While engrossed in this activity, out of the blue came three Messerschmitts; they dived down on us strafing all along the hedgerows. It was heads down for all of us, then there was a terrific explosion and looking up we saw one of the German planes exploding in mid air and several Spitfires chasing the others. What a cheer went up, and surprisingly enough I had lost none of the oatmeal which had not yet dissolved. When it did dissolve it made a huge mess tin of glutinous porridge that, although rather tasteless, filled up a small hole for I was hungry and ready to eat a ‘scabby horse’ as the saying goes.
Action at Breville
The first main battle in which the Regimental guns were in action was at Breville just outside Ranville, which the 6th Airborne Division had taken on D-Day. The Paras of the 6th Airborne Division, Commandos and the Black Watch of the 51st Highland Division suffered many casualties in taking and holding this particular high ground position. Unfortunately our Battery Observation Post was overrun at Ranville and the observation post officer, Captain Pullin was killed. He now lies in Hermanville military cemetery which is close to the beaches. The Battery commander, Major Aitken MC, was also killed later in Normandy and he is buried close by in the Ranville military cemetery with the airborne lads. Both these fine officers had fought all the way from El Alamein, Sicily and the landings in Italy. After the Breville action a new OP party was formed, which I joined along with a replacement Captain for the gallant Captain Pullin.
We occupied many OP positions usually in church towers with the obvious advantages for observation, but just as obvious to ‘Jerry’ who had previously used them himself. One of the worst places we found ourselves in was at St Honorine, South of Ranville. It was an awful place to be and the smell of death hung everywhere. Any movement in St Honorine brought intense mortar fire from Jerry down upon us. They were using Nebelwerfers or ‘Moaning Minnies’ as we called them. It was a devastating weapon.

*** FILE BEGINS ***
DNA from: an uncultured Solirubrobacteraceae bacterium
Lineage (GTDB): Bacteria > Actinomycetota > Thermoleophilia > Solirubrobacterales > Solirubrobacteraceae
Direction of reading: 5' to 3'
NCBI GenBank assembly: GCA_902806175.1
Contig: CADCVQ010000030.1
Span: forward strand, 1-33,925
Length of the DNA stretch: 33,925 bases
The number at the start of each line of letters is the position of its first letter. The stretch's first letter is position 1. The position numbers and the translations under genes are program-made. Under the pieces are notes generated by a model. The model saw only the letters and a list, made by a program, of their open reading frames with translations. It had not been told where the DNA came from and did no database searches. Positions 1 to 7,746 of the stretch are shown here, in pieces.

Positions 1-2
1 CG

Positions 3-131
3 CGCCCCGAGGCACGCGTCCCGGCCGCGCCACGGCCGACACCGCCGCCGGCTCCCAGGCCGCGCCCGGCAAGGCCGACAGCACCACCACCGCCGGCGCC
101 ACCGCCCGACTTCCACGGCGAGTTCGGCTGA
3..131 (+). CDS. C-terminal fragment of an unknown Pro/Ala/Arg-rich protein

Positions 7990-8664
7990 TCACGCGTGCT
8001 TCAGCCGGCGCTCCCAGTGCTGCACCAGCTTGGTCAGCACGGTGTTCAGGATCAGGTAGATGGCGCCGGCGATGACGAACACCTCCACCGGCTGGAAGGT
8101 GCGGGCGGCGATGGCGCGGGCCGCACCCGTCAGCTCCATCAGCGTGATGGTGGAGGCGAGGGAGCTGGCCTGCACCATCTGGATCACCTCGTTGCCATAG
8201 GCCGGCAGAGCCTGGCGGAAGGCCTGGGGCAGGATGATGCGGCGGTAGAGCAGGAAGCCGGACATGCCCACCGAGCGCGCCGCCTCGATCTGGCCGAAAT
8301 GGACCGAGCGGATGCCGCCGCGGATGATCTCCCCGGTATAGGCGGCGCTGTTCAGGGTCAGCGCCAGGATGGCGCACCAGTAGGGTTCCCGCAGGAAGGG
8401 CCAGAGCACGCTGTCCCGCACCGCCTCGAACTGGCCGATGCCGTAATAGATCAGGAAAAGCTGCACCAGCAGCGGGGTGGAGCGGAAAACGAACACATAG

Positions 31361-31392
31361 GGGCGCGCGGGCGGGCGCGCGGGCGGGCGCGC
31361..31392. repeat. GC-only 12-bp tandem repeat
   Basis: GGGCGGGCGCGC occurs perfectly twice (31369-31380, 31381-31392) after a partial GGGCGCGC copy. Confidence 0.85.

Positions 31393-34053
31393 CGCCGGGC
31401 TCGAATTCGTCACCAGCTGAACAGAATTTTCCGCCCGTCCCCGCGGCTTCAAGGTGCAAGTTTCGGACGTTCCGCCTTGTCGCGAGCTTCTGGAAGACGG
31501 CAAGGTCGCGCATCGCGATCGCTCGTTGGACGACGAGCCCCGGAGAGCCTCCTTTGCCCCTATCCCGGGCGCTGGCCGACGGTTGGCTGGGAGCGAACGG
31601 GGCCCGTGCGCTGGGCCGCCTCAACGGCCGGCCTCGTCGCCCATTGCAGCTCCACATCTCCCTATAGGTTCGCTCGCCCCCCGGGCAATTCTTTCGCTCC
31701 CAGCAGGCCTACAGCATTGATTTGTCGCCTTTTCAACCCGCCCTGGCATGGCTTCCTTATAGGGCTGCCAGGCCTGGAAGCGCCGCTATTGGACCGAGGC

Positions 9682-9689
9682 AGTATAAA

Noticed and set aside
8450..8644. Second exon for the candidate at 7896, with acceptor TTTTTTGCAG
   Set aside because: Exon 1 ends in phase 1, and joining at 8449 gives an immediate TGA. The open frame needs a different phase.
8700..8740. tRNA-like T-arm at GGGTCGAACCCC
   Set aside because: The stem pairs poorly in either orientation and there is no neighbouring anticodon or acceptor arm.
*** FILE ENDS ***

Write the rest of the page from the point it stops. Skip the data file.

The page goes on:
Foraging for food we entered a farmyard which had been at the receiving end sometime previously and is was a ghastly sight to see blood and feathers of fowl plastered against the walls. The dead stock animals all lay about bloated and stinking. We managed to find three rabbits that the French seem to like breeding over there. They were immediately named Churchill, Roosevelt and Stalin and returned with us to the gun position as pets. They were well received by the gunners.
One night at St Honorine some infantry reinforcements arrived. It was pouring down and the poor lads were looking for the company they had been allocated to. They made a little bit of noise and the usual retribution followed. I thought to myself what a place for them to learn the trade. Fortunately the OP party did return to the gun position at intervals and get a respite from the constant and unremitting mortar fire but the infantry were not so fortunate and they suffered.